The President Changed. So Has Small Businesses’ Confidence.


See original here: The President Changed. So Has Small Businesses’ Confidence.

President Trump’s Energy Policy Remains a Work in Progress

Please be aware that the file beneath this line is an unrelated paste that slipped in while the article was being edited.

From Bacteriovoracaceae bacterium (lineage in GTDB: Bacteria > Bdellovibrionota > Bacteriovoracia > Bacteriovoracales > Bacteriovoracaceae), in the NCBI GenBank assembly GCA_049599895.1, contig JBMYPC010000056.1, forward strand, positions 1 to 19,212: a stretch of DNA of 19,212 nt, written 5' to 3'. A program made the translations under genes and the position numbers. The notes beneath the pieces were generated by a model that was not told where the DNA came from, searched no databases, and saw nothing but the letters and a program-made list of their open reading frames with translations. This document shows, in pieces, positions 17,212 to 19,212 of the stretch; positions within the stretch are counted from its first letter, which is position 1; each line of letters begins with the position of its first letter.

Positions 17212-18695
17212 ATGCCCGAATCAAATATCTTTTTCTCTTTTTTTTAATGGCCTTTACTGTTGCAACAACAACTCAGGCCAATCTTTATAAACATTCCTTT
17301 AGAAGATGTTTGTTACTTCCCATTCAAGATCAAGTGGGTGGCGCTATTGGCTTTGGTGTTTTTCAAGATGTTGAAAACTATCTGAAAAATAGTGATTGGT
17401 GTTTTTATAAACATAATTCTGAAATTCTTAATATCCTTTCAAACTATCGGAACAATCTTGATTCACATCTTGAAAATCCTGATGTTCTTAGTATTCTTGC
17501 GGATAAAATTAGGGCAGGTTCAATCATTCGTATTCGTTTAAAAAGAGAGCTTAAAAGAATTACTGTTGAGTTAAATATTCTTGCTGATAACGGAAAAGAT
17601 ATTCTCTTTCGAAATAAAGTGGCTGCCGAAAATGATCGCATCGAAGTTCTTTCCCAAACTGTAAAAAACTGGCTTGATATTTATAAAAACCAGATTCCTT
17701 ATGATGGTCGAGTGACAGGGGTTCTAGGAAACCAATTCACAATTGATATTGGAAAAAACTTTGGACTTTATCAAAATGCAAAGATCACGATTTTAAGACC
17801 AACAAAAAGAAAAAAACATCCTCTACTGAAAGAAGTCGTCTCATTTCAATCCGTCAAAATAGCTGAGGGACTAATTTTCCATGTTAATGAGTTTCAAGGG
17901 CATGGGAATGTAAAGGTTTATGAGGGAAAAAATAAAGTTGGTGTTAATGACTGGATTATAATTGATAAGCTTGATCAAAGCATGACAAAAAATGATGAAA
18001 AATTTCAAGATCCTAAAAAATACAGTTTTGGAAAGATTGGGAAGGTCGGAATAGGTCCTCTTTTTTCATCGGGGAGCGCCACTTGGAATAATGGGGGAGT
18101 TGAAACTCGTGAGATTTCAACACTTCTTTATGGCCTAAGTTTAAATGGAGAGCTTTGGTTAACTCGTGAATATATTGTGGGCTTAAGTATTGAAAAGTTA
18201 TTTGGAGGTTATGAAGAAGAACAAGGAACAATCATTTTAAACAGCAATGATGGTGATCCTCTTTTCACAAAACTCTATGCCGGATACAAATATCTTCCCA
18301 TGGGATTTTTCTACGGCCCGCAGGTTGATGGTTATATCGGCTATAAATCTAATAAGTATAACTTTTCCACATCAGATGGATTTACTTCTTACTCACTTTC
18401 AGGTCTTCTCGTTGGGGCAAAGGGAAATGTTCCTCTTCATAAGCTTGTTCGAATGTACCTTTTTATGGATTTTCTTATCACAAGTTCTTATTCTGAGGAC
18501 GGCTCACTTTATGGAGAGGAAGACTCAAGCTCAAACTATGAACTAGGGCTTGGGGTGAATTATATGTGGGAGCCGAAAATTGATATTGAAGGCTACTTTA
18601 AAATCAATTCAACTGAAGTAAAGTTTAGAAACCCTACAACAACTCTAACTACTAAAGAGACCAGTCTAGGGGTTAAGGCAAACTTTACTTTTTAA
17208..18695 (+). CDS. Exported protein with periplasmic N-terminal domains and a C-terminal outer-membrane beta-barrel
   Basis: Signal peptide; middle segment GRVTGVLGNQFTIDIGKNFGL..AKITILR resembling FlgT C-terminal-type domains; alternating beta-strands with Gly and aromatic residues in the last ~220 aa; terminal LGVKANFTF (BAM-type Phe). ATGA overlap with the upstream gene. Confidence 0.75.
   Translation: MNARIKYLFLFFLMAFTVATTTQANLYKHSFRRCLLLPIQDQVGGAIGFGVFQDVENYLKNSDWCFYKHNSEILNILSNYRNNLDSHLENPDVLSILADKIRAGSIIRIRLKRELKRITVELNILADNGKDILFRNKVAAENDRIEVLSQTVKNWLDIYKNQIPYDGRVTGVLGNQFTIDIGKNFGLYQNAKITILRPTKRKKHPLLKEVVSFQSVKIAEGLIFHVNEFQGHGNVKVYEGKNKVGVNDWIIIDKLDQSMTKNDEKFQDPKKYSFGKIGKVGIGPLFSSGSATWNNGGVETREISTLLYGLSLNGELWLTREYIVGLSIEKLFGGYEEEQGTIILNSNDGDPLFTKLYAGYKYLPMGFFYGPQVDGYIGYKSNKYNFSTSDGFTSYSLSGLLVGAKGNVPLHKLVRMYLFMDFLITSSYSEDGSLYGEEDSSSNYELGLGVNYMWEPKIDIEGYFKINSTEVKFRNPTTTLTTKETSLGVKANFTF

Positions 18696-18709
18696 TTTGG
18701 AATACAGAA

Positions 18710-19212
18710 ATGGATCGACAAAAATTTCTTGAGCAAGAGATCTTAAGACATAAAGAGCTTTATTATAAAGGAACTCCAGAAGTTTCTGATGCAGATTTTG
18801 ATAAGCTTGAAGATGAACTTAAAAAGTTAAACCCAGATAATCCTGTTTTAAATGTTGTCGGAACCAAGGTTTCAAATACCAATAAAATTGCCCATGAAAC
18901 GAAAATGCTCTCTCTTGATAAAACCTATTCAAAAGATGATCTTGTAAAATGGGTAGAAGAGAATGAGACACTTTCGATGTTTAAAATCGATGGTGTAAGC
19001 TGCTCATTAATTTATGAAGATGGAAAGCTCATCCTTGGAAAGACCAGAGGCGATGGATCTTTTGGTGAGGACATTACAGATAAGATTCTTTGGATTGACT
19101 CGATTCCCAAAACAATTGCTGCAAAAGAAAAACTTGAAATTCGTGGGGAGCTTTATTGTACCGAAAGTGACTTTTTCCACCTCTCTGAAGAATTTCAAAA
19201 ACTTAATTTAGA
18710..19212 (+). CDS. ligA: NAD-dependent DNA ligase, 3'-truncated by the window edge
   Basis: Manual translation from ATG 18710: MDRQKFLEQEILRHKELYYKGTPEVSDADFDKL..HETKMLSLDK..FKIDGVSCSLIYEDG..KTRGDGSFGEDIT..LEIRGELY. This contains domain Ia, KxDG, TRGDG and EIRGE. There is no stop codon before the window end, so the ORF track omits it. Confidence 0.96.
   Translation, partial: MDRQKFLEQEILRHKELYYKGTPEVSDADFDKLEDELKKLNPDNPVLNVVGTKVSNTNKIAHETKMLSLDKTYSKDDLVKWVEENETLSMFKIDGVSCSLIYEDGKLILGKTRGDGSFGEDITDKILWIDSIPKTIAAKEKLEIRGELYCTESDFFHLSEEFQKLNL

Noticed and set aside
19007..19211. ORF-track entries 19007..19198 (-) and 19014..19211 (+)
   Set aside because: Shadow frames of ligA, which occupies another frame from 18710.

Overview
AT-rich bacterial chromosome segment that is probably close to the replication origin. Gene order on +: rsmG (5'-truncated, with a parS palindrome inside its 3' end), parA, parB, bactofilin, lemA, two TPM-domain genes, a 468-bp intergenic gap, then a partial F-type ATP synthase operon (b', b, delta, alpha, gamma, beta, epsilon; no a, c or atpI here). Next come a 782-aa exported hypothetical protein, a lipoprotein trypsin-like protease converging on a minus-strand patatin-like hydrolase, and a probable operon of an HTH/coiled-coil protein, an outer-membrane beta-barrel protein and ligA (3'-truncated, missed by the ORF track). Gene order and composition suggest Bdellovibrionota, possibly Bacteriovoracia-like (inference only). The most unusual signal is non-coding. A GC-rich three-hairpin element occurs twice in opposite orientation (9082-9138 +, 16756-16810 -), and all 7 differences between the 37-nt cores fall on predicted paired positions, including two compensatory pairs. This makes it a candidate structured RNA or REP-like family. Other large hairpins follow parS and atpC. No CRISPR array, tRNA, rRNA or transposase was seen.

President Trump promised bold changes to the way the country handles energy and the environment to create “trillions in new wealth” and a “flood of new jobs.” But three weeks into his Administration, many in the oil and gas industry say his agenda still seems unclear. While Trump has moved quickly to unravel a raft of environmental regulations, questions remain on major issues for the energy industry such as his tax policy, level of support for renewable energy and how he’ll approach international trade. Observers say the executive orders and regulatory rollbacks so far have been minor. “Those things are really small compared to the other things coming up,” says Ethan Ziendler, head of Americas and Policy at Bloomberg New Energy Finance, of the Trump’s initial executive orders. “We’re really in early days with so many unanswered questions.” How Trump will approach tax reform and trade policy rank as perhaps the biggest uncertainties for oil and gas companies. Republicans in Congress have proposed a border adjustment tax that would require companies to pay a 20% tax on products imported rather than produced domestically. U.S. oil production has skyrocket in the past decade thanks to fracking, but the country still imports some 5 million barrels of crude daily. Jack Gerard, who heads the American Petroleum Institute, said last month that the industry is “concerned about it” though API has not taken an official position, according to a Financial Times report. Read More: How President Trump Accidentally Slowed Pipeline Development The Administration’s approach to renewable energy sources like wind and solar power could also play a role in shaping the future of U.S. energy, and the Trump administration has offered little indication how it might act. Energy Secretary nominee Rick Perry oversaw rapid growth in renewables during his time as Texas governor and renewables remain popular with many Republicans in Congress. Perhaps most important way Trump can shape the future of renewables is with federal incentives, including an investment tax credit set to ratchet down incrementally beginning in 2019. Renewable energy deployment will continue regardless of tax credits as the cost of solar and wind continue to decline, but tax credits provide obvious incentives to move away from domestic coal and natural gas (though it could free up more natural gas for export). The lack of direction has sunk in with friends and foes alike. Senator Lisa Murkowski, the Alaska Republican who heads the Senate’s Energy and Natural Resources committee, told Politico in late January that Trump’s team did not offer a direction on energy at the GOP’s recent retreat. “I figure my job as chairman of the energy committee is to remind them of the significant opportunities that we have within the energy space and why it’s important to put it at the top of your priority list,” she said. (Murkowski’s office did not reply to a request for comment on her remarks). Read More: Donald Trump Says He’ll Bring Back Coal. Here’s Why He Can’t But for energy companies actions from Washington pale in comparison to market forces that no one entity can control. Trump can sign as many executive orders as he likes and Congress can pass laws, but the federal government cannot account for fluctuations in oil prices, advances in technology and a global push for decarbonization. “The things that are going on are beyond Trump,” says Robert McNallly, an energy advisor in the George W. Bush White House. “Both Trump and whoever else would have won are being pushed around my structural and market forces.” Nonetheless deregulation still ranks as a priority for most oil and gas companies, and that’s one area where Trump has been very clear about his intentions. He has worked with Republicans in Congress to undo several environmental regulations and promised to undo President Obama’s Clean Power Plan which mandates states come up with plans to reduce carbon emissions from power plants. Trump has also removed barriers to the Dakota Access and Keystone XL pipelines (though many energy experts remain skeptical that the latter ever be completed). “What he has done so far may help on the margin, it may lower the cost of bringing a barrel to market,” says Jason Bordoff, an Obama energy advisor who runs Columbia University’s Center on Global Energy Policy. “But it makes a relatively modest difference.” […]